In cases of disagreement about whether retrieved reviews were relevant, we consulted a third person. Two persons assessed the methodological quality of each systematic review by using the Norwegian Knowledge Centre for the Health Services’ checklist for systematic reviews. One person extracted data from the reviews and assessed the quality of the evidence of each outcome measure in accordance with the GRADE-method (www.gradeworkinggroup.org ). A second reviewer verified the data extraction and the GRADE assessments.

From our update, 2014, we would include systematic reviews according to our inclusion criteria, and present data if not reported in already included systematic reviews. This means that we did not intend to use data overlapping with systematic reviews included from the 2012 search.

Results

The literature search returned 2,566 unique references (+ another 707 in 2014), of which we read 38 in full text. Seven systematic reviews of high methodological quality met our inclusion criteria. Only one of the reviews specifically focused on schoolchildren. The other six systematic reviews considered interventions targeting different settings and age groups, including kindergartens and schools. The systematic reviews were published in 2004-2014, but only three had search date 2011 or later. A total of twenty primary studies relevant to our research questions were reported in four of the six systematic reviews. These primary studies presented five main categories of infection control interventions in kindergartens and schools: hand hygiene (simple interventions), hygiene education (simple interventions), interventions that include handwashing and hygiene education, interventions that include hand disinfection and hygiene education, and interventions that combine hand hygiene and disinfection of surfaces. Outcomes reported were incidence of infections, primarily upper respiratory tract infections and flu-like illness, diarrhoea, children's absenteeism, and changes in hygiene behaviour (compliance).

The best documentation exits for complex interventions, i.e. interventions that consist of a combination of initiatives to reduce the spread of infections.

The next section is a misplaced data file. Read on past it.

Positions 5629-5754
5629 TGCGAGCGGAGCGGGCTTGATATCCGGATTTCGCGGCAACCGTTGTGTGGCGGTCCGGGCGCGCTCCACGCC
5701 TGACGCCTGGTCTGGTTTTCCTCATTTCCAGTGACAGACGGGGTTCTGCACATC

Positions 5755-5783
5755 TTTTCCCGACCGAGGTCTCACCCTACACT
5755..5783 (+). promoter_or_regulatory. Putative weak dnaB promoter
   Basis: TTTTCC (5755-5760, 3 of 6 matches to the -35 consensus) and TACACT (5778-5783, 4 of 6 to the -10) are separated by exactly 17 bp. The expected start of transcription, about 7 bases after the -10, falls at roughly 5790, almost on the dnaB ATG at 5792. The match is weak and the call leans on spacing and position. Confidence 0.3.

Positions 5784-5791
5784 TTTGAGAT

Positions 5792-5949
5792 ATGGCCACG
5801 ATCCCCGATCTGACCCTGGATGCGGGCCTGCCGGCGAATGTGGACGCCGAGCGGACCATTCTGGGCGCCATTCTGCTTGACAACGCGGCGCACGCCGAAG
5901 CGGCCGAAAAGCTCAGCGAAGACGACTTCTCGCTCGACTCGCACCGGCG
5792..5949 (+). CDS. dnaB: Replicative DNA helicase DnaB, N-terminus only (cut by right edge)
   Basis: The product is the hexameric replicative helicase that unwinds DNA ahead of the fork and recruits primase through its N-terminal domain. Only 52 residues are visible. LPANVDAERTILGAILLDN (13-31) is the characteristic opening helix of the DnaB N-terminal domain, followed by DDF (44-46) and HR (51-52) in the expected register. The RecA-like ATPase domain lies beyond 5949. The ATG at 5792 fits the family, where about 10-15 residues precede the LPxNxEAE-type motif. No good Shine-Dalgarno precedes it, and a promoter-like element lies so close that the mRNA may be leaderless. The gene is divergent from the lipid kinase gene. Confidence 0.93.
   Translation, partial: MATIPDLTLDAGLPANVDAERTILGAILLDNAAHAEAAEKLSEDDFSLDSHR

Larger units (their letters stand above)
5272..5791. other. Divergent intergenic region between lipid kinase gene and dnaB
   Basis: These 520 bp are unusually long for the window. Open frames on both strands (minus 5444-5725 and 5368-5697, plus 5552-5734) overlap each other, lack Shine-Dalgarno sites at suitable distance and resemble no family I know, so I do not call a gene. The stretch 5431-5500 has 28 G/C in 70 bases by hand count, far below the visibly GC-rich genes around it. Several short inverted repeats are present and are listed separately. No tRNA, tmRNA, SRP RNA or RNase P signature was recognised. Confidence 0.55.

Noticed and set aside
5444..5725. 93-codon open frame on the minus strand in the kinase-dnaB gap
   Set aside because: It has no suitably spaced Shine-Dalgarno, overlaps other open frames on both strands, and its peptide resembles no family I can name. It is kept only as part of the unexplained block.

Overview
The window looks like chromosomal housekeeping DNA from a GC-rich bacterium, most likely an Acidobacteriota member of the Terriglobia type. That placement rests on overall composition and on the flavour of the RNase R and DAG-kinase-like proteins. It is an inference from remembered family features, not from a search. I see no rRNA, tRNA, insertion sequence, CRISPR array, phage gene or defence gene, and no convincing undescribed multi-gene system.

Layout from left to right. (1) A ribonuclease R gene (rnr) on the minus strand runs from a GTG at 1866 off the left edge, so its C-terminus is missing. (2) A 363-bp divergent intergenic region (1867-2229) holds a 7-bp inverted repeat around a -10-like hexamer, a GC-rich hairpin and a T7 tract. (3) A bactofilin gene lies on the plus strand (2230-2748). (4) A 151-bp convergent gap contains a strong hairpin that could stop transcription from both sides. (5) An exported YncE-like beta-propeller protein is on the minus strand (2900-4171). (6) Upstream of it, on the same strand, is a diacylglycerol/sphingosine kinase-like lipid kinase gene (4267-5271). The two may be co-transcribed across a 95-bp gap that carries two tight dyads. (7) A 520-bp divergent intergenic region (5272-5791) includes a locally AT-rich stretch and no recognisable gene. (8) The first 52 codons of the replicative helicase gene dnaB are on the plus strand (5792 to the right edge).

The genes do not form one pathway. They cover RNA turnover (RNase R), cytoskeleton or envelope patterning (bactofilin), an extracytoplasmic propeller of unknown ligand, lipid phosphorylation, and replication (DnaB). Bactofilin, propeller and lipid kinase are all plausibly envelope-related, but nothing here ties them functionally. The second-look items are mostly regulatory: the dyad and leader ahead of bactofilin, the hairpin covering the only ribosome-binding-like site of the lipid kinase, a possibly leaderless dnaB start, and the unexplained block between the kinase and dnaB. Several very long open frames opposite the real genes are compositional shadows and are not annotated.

The main findings are:

  • Complex interventions that combine handwashing and hygiene education directed towards child­ren and staff in kinder­garten and primary school, significantly lower the insidence of respiratory infecions and diarrhoea with 10-50% compared to controls. Such interventions also improve hygiene behavior (compliance) among the children. The documentation is of moderate to low quality.

 

  • Complex interventions that combine hand disinfection, handwashing, and hygiene education reduce absenteeism due to infections with 30-50% in school children (age 5 to 12 years) compared to controls who receive education and practiced hand­washing as usual or used a placebo hand rub. The documentation is of moderate to low quality.

 

The documentation of simple interventions with alcohol-based hand rub or with hand washing in the school was methodologically too weak to allow for conclusions about the effects. This does not mean that such interventions are ineffective, but it means that the evidence base is too weak to conclude about possible effects.

Discussion                                                                    

We did a systematic search for evidence and included six systematic reviews of high methodological quality. Four of the six systematic reviews reported results regarding the effects of infection control interventions.

A limitation of overviews of systematic reviews is that the results are based on the information reported in included systematic reviews, and thus is dependent on the research question addressed in the systematic reviews. In this report, we are uncertain whether all results relevant for our purposes have been reported in the reviews.

In addition, only two of the included systematic reviews are up to date.

Effects of infection control interventions on secondary disease (asthma), use of antibiotics, antibiotic resistance, and the utilisation of healthcare are missing in studies. There is also a lack of information about side effects and costs of interventions aim­ed at reducing infectious disease, as well as outcomes measured on employees and parents. There is a lack of studies on the effectiveness of physical interventions such as facilities, including sanitary conditions, ventilation, person density, time spent outdoors/indoors, in kindergartens and schools.

Conclusion

The best documentation exists for complex interventions, i.e. interventions that consist of a combination of initiatives to reduce the spread of infections. The documentation is of moderate to low quality. The results show that interventions that combine hand­­washing and hygiene education for children and staff in kinder­gartens significantly reduce the incidence of diarrhea and respiratory tract infections. The intervention also improve hygiene behavior (compliance) among the children. When the intervention is directed towards first grade students (5 - 12 years), the absence rate due to influenza-like illness is significantly reduced.

The objectives of the included systematic reviews were different from ours. Thus, we expect that the evidence base identified in the included systematic reviews do not present all existing information on the effects of infection control interventions in kindergartens and schools. We are currently conducting a systematic review on the effects of infection control interventions in kindergartens, and such an updated systematic review has the potential to bring further documentation on this topic.